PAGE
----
Travelers whose flights originate from Sierra Leone, Libera or Guinea, the countries where the Ebola epidemic has been widespread, will be screened by U.S. Customs and Border Patrol agents to see if the person has had any direct contact with an Ebola patient.
If the Olympics had an event for stupidity, our mayor would win a gold medal.
Bill de Blasio topped off a string of dumb decisions by hiring and defending a key staffer who’s lived with a convicted killer and drug dealer for the past 6 years — a thug who called cops “pigs” on Facebook. “You don’t fire someone for something her boyfriend said,” de Blasio told reporters. Wrong, you fire her if she’s a $170,000-a-year city employee responsible for improving police-community relations, and one who failed to mention her criminal companion in a Department of Investigation background check.
Bumbling Bill fired his campaign press secretary for dating Eliot Spitzer. But client No. 9 didn’t have a 20-year rap sheet. Rachel Noerdlinger also lied about her child’s health to get exempt from a rule that all appointed city employees must live in New York. She claimed her 17-year-old son needs medical treatment for severe injuries, requiring her to live in New Jersey. Really? Then how does her son play linebacker for his high school’s football team, a fact disclosed by the New York Post?
Keeping Ms. Noerdlinger on the payroll insults taxpayers, police and all honest city staffers. If de Blasio doesn’t fire her, voters must deny him a second term in office.
“Japan — An Island Nation: 1870-1890,” Resobox Gallery, 41-26 27 St., Long Island City. Exhibition thru Oct. 10. Info: (718) 784-3680, resobox.com.
Borough President Melinda Katz is not on the Aqueduct soccer stadium bandwagon — at least not yet.
At Community Board 10 last Thursday in South Ozone Park, Katz said she “likes the idea” of a Major League Soccer stadium in Queens, but had “deep reservations” about siting it at Aqueduct, which she said is not easily accessible from other parts of the city.
Absent a last-minute extension, the emergency suspension of alternate-side-of-the-street parking around the Queens Supreme Courthouse in Kew Gardens will end on Monday morning, giving residents and businesses the first full taste of life without the condemned Borough Hall parking garage.
The garage, where the city’s Department of Transportation had about 400 spaces used by people going to the court house and Borough Hall, was shut down last week, about seven months after published sources claimed the city determined it to be unsafe.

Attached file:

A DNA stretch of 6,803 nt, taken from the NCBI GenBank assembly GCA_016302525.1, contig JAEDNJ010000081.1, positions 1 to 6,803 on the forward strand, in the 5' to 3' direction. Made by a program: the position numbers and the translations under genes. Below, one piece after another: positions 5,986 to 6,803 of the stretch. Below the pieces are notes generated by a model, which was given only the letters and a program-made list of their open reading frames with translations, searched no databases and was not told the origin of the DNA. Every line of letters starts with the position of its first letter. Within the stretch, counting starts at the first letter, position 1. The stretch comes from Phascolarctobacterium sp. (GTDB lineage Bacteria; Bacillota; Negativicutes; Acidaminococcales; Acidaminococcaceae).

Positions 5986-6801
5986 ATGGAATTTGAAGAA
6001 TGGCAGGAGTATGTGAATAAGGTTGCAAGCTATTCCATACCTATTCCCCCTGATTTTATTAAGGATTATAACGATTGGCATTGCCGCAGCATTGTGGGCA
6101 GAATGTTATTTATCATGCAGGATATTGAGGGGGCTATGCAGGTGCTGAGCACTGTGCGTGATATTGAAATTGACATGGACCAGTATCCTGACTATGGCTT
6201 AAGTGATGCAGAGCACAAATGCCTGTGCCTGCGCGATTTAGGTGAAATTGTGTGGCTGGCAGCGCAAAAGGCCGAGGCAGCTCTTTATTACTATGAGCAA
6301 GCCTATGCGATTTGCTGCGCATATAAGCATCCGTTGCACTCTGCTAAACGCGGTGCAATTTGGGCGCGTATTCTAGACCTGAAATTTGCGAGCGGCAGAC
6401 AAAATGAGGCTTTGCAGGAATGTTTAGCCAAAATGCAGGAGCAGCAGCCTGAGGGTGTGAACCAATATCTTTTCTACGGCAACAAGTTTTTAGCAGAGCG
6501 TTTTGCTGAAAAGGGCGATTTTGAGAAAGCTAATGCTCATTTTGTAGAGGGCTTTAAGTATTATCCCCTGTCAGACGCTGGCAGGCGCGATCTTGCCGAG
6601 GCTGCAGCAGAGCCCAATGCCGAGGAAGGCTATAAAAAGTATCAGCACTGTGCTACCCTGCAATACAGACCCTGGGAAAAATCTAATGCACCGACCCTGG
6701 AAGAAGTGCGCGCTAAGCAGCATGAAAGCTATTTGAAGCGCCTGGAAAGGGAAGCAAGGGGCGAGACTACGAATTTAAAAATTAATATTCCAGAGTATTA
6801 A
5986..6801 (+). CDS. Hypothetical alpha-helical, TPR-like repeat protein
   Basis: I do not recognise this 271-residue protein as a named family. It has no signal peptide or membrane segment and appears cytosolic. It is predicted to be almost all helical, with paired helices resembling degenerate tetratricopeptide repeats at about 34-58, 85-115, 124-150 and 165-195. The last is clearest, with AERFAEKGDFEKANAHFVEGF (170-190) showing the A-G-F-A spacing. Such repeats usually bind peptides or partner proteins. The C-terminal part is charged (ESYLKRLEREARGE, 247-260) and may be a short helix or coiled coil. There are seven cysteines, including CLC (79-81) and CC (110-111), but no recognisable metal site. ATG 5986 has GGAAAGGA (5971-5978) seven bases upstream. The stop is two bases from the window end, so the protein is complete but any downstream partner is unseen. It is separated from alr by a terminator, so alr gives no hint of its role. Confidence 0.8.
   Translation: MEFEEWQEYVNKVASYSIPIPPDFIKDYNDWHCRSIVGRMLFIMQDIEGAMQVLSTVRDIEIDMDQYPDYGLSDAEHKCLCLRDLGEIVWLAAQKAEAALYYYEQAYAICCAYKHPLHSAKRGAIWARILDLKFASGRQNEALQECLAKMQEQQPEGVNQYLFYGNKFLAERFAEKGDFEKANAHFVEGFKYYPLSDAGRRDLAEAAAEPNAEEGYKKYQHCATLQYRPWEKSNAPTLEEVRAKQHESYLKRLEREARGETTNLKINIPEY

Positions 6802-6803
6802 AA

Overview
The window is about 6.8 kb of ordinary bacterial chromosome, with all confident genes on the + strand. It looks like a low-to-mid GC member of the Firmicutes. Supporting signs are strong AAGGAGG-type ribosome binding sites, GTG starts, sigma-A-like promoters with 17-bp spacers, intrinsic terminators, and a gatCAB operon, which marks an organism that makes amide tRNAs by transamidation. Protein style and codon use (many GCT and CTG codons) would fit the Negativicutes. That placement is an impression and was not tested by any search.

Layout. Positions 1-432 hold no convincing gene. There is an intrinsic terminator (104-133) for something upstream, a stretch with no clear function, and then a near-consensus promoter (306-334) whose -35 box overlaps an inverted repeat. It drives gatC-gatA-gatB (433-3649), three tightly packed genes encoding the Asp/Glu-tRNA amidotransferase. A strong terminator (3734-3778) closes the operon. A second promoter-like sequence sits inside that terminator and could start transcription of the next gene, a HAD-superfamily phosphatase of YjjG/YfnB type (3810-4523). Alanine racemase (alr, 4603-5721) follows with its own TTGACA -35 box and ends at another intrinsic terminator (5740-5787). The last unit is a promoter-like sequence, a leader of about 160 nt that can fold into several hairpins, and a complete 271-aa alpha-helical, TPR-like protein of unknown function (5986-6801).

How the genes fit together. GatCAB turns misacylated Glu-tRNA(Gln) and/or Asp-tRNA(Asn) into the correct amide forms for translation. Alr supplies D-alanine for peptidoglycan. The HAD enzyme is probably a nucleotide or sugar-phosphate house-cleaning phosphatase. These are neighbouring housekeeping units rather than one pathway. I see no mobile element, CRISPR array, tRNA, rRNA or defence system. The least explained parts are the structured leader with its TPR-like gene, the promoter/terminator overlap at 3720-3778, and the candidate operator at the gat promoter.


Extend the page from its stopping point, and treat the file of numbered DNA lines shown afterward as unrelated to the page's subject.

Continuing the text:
On Saturday, the International Association of Fire Fighters held its annual Fallen Fire Fighter Memorial in Colorado Springs, Colo. to honor the heroes who have made the ultimate sacrifice in the line of duty, including one from South Queens.
More than 1,200 firefighters from across the United States formed the honor guard as the families of 168 fallen firefighters were presented with the ceremonial union flag. This is the 28th year that the IAFF has conducted this ceremony. It is a time of reflection for many families as they remembered their loved ones who answered their last alarm.
Police say a verbal dispute led to a murder-suicide in Downtown Flushing Monday evening.
After the Department of Correction’s use of solitary confinement came under fire during a recent Council hearing, a new bill to force Rikers Island administrators to publicly release statistics on inmates thrown into segregation was approved by the City Council on Aug. 21.
According to the bill, drafted by Councilman Danny Dromm (D-Jackson Heights) — an avid opposer of solitary confinement — the department would have to publish four reports a year detailing how many inmates are placed in solitary, why they are sent and for how long, whether they attempt suicide or are physically or sexually assaulted.
When we Baby Boomers were growing up the changing of the seasons from summer to fall meant two things: (a) the start of a new school year and (b) the various TV networks launching their new primetime programs.
If it goes off without a hitch, it may be the shining moment of Mayor de Blasio’s term in office so far. If it doesn’t, it could be a black eye to any chances of a second.
As summer winds down, a new school year prepares to start up, and with it, 50,000 new prekindergarten students, the first class of the city’s universal pre-K program who will be entering the classroom for the first time on Sept. 8.
Residents of the communities near LaGuardia Airport were infuriated when the Port Authority unilaterally decided to split the combined aviation roundtable into three separate groups: one each for LaGuardia, JFK and Newark.
At Tuesday night’s meeting, the leadership of Queens Quiet Skies challenged the Port Authority to allow a democratic vote and refused to move forward and establish the divided roundtable.